3. One Eyed Jack
    November 28, 2013 at 7:39 PM

    Ironic that during the same time that “Satanists” were being falsely accused, the Catholic church was covering up the activities of actual pedophiles.

  4. Tom
    November 29, 2013 at 1:12 AM

    These panics happen from time to time; it’s the herd mentality in action. At the moment it seems to be paedophiles that are the target witness recently one man in England wrongly suspected, was MURDERED (his murderers were convicted this week) there are also reports of those working in paediatrics having being harassed. Some elements of the media actually thrive on fostering these panics.

  5. Nos482
    November 29, 2013 at 1:14 AM

    She really should push for another trial and after the inevitable acquittal sue everyone involved. Sue those #$&ß@ out of everything… let ’em live on the street for what she went through.

  6. Peter Robinson
    November 29, 2013 at 3:22 AM

    Private Eye (a stairical and investigative journalism publication in the U.K., for those of you not familiar with it), has regularly commented on the ‘satanic abuse’ industry. Here is a piece from 2009 that highlights some of the key proponents of this fantasy:

    The piece above highlights one of the major problems i.e. leading questioning of young children. It really is about time that the supporters of this nonsense disappear up their own rear ends. So many lives torn apart.

    Let’s hope those so called experts who contributed to this nonsense and who helped secure convictions of the innocent are sued to within an inch of their lives.

  7. November 29, 2013 at 11:14 AM

    To Nos482 and Peter: I have a feeling the Kellers are pretty beaten down over this and just want to live out their lives in peace. I also think there are too many people to blame in this travesty of justice to feel good about suing a small group of them. Society and the system failed. What good will a lawsuit do now?

  8. November 29, 2013 at 12:43 PM

    The witch hunts didn’t end in 1693.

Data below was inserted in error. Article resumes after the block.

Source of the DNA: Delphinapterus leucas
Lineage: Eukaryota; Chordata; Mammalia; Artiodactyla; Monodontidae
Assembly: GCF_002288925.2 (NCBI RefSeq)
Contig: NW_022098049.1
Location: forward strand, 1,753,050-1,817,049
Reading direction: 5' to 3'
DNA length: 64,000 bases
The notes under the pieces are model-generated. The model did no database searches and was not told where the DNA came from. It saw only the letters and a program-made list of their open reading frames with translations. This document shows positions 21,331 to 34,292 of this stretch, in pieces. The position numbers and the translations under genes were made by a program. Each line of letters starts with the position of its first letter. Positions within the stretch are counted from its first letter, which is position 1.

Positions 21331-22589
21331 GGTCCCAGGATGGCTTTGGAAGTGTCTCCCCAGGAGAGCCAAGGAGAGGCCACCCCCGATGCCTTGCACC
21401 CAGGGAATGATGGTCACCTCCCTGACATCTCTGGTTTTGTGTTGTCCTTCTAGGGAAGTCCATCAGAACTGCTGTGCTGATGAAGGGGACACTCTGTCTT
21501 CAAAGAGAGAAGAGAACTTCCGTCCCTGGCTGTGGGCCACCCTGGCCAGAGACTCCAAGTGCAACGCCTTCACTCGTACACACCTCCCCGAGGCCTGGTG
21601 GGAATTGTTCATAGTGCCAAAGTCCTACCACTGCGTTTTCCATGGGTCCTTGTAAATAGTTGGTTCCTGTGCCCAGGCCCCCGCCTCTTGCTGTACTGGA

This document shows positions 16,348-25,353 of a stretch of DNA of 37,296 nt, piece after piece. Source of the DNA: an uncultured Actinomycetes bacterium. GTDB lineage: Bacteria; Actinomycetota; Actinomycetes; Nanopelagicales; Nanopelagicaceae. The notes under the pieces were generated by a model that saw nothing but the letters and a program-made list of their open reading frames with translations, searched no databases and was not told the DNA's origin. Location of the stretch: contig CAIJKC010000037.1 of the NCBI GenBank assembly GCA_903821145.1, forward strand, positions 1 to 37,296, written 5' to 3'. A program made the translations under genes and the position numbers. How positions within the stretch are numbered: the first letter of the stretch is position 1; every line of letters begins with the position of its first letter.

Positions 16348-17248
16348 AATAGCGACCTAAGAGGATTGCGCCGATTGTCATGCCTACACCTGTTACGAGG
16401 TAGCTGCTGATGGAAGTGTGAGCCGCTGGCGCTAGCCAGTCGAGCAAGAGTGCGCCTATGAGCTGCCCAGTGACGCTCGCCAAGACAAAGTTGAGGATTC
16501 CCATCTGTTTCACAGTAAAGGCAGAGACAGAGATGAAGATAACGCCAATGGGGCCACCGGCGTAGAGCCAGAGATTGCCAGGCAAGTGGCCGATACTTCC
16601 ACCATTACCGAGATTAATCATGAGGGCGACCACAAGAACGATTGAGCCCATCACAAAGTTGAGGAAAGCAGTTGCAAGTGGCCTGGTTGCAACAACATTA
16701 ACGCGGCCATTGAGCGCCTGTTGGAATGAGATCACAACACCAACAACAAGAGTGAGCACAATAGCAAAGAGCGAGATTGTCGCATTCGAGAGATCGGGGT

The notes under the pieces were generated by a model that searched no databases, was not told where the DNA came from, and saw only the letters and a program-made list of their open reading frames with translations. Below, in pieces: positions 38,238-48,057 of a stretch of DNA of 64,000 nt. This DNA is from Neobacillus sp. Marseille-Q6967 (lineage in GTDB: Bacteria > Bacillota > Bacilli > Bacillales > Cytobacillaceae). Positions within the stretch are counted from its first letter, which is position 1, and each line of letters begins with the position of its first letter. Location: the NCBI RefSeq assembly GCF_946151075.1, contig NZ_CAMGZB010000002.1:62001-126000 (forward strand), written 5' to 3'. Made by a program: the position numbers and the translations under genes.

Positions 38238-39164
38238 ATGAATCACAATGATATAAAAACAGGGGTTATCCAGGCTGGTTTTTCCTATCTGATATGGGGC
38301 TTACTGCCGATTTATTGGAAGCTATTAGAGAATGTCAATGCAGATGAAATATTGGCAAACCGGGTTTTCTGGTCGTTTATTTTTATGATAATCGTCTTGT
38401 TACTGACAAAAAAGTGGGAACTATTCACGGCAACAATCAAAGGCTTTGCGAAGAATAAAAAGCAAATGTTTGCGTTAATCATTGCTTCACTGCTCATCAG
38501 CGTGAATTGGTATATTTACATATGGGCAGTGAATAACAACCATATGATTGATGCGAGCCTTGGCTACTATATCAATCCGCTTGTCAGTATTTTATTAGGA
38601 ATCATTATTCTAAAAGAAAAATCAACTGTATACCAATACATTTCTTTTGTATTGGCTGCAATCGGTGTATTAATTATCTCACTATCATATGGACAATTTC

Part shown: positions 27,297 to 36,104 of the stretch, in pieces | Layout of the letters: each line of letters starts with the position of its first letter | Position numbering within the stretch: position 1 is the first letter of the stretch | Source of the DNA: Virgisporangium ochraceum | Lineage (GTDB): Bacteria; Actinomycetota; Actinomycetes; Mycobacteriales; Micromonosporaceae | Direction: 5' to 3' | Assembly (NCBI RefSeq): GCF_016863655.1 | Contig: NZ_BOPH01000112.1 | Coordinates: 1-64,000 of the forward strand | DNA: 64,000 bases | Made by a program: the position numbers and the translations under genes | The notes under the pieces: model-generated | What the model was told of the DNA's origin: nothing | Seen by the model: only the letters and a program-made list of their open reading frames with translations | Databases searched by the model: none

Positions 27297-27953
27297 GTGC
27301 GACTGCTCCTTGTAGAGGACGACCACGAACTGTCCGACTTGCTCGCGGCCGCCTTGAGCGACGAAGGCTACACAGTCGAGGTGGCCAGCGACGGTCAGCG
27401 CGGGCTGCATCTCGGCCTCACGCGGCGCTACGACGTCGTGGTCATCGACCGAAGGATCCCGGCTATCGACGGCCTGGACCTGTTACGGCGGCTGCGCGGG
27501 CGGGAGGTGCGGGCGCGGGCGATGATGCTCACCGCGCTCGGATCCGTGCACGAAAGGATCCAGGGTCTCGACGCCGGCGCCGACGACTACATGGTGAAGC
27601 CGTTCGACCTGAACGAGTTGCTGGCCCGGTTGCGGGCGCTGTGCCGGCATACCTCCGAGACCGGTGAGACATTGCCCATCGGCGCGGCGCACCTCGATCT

9. spookyparadigm
    November 29, 2013 at 2:45 PM

    While you probably right on the first part, I disagree on the second. Society and the system didn’t fail. These people did. While these cases were part of a larger pattern, it was a pattern of hundreds in a society of hundreds of millions. This wasn’t society, it was a subset of society that was guided by a particular religious worldview (or open to it because of a broader kinship with that religious identity). Neverminding justice, holding the guilty accountable in these cases will help serve as a cautionary tale. Nevermind their money or their freedom, though I believe both should be on the line, there should be monuments built to those who ramrodded these cases through, so that their names become synonymous with such monstrosity like Cotton Mather or Joseph McCarthy.

    They kidnapped people for twenty years based on lies in service of a pervese and monstrously false ideology. And they did it in the name of society. Of course they should be held to account, and if I had my druthers so would the bigger entities who created the scare in the first place.

  10. November 29, 2013 at 9:46 PM

    Part of the problem, I suspect, is that retractions are not well-publicised.

    Joseph de Rivera wrote this in 1997 about the CSA panic: “Current records show that more than 300 persons have come to believe that they made false accusations.” (“The Construction of False Memory Syndrome: The Experience of Retractors, ” Psychological Inquiry, Vol. 8, No. 4 (1997), pp. 271-292)

    What would those numbers be now? Roseanne Barr retracted her accusation a couple years ago. Sometimes these things take decades.

    But what I really wonder is how many alien abduction claimants have retracted their stories. The other panics involved the justice system, police, journalists, scientists and advocacy groups, and eventually the truth came out. But there is no such institutional scrutiny of alien abductions. A few ufologists have spoken out but most don’t want to rock the saucer, or don’t want to publicly denounce their good friends.

    November 29, 2013 at 10:54 PM

    What good would a lawsuit do now? Money to make the rest of their lives a little easier. Imagine having to start over late in life with no job skills. Sue or practice saying “Do you want fries with that.”

  12. November 30, 2013 at 8:29 AM

    It costs a lot of money to post a personal lawsuit like that. Someone would have to do it pro bono for them. I don’t guess that would happen.